Is recruitment the bane of your life?! We know many founders who feel like this...
They know hiring is critically important but it takes up too much of their time. It distracts them from focusing on their core business strategy and moving their product forward. Their team lack hiring experience so struggle to share the burden or recruit well. Raising money is exciting and validating but it also makes hiring an even bigger problem. And quite often they simply don’t like doing it.
If that’s you, here are three things you absolutely should not do if you want to make your life easier when it comes to recruitment (and one thing you really should do).
1. DON’T assume everyone knows how awesome you are
It’s a fact that 75% of start-ups fail. So when people join your company, they are taking a huge risk. They want to see inside your business, warts and all. They want to figure out if you’re going to be one of the 25% that makes it. You can’t assume that everyone will want to work at your amazing workplace if you haven’t communicated what you’re all about.
Rather than just creating excitement by sharing your vision for the great product you’re building, you need to share your company story. In particular you need to communicate the elements that are most relevant to a potential new employee.
Have you thought about your employee value proposition? If someone wanted to find out about what it’s like to work at your company where would they go? Do you have a careers page? Is it any good?!
You throw the kitchen sink at impressing investors, so why not at potential new employees? You can’t assume everyone knows how awesome you are, you need to work on how you are seen in the eyes of jobseekers.
2. DON’T rely on instinct or gut feel
We all have a gut instinct about whether we like someone when we meet them for the first time – it’s human nature. But problems arise when founders believe this gut feel is a good basis for making hiring decisions.
You may believe you have a sixth sense for identifying a good candidate, but in reality you’re basing your decision on whether you instinctively like someone, not on whether they’re actually the best person for the job.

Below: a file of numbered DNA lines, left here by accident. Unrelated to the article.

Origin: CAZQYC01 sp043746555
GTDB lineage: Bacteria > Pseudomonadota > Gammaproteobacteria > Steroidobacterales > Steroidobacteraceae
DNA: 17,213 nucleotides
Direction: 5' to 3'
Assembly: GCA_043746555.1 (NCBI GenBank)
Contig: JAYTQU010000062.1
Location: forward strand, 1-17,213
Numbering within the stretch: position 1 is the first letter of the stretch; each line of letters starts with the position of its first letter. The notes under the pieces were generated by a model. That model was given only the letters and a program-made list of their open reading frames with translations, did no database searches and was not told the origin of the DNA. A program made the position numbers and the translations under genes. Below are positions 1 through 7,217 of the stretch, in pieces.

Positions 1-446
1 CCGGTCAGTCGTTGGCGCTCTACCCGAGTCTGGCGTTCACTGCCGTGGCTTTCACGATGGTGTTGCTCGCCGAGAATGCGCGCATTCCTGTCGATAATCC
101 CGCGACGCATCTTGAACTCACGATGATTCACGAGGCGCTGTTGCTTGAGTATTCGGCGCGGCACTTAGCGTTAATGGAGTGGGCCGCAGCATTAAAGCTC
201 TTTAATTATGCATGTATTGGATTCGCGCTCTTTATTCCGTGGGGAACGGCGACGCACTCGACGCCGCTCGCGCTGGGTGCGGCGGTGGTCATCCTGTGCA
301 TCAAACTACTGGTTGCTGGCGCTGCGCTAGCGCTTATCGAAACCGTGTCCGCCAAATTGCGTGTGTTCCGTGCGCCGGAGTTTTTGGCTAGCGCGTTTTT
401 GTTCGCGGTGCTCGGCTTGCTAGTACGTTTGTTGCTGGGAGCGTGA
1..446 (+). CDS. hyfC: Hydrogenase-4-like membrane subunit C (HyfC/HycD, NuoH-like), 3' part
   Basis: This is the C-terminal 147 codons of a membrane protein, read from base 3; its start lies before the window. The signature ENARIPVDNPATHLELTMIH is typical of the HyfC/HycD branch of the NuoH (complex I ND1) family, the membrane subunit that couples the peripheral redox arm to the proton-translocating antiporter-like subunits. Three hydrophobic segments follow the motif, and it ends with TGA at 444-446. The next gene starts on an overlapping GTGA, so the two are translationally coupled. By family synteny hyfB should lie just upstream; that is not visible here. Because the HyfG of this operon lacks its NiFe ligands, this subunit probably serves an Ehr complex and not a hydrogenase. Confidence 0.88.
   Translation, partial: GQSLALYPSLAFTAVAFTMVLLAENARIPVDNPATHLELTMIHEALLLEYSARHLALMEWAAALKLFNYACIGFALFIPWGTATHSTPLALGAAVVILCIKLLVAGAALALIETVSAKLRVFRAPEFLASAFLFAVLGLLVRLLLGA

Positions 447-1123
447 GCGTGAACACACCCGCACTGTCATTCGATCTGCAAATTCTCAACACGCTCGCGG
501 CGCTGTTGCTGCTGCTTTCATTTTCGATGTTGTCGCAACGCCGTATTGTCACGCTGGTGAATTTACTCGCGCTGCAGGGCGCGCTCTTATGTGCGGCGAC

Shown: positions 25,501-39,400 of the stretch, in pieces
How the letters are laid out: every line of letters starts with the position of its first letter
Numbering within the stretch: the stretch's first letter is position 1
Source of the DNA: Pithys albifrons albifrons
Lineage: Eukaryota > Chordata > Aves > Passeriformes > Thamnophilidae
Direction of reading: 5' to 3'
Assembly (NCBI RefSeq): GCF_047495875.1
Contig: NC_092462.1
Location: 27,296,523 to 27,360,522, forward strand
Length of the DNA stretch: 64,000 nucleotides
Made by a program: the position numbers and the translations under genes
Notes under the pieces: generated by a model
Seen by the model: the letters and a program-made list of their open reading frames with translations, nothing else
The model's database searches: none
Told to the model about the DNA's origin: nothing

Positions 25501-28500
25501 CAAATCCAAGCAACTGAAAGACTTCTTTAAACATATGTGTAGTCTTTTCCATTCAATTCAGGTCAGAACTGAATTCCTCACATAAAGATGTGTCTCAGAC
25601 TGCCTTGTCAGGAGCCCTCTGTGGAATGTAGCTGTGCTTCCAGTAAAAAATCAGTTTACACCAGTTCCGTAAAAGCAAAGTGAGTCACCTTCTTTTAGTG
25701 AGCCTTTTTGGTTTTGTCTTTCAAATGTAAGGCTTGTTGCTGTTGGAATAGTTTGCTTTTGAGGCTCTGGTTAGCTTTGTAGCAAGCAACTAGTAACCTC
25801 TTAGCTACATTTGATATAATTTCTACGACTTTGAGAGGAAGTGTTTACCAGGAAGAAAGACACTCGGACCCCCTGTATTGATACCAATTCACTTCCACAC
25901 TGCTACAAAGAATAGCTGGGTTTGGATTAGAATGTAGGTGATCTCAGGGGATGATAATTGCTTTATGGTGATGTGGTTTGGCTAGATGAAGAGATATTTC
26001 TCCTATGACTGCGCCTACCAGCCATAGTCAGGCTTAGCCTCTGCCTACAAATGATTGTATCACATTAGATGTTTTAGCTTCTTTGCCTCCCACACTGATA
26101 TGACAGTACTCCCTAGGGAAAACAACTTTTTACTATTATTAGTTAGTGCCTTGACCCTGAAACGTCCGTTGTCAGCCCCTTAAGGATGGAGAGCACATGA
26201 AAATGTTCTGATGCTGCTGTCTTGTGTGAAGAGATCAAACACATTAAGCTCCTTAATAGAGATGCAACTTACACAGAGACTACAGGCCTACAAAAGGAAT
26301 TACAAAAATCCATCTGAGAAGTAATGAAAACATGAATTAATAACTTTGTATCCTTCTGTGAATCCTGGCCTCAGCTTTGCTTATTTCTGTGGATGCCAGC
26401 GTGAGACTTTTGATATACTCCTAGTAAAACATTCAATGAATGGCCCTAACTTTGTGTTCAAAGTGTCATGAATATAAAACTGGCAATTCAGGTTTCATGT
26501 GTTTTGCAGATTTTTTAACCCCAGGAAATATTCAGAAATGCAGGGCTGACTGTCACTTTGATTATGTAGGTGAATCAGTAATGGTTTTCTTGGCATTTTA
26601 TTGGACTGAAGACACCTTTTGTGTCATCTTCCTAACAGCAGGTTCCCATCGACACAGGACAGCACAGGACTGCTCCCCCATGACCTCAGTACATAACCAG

Our brains are biased towards coherence not accuracy and they look for the path of least resistance. In psychology it’s a concept known as “cognitive ease” – the easier information is for us to process the more true it feels. It means that our decisions are influenced by information that isn’t ‘rationally’ relevant. For example when recruiting we’re subconsciously influenced by whether we feel we can have a beer with someone or talk to them about Strictly Come Dancing, neither of which relate to whether that person would be good at the job.
This study provides an analysis on algorithm vs gut in recruitment. It concludes that humans are better at identifying needs, but in terms of assessing if a hire will be successful, even basic algorithms outperform humans by 25%. The good news is an algorithm can be something as basic as creating a scoring matrix and introducing structured interviews.
So stop using ‘fit interviews’, ‘brain teasers’ and ‘think on your feet’ questions and start thinking about how you can get to a higher degree of confidence that the candidate will be successful in the role you’re hiring them for.
3. DON’T underestimate the importance of onboarding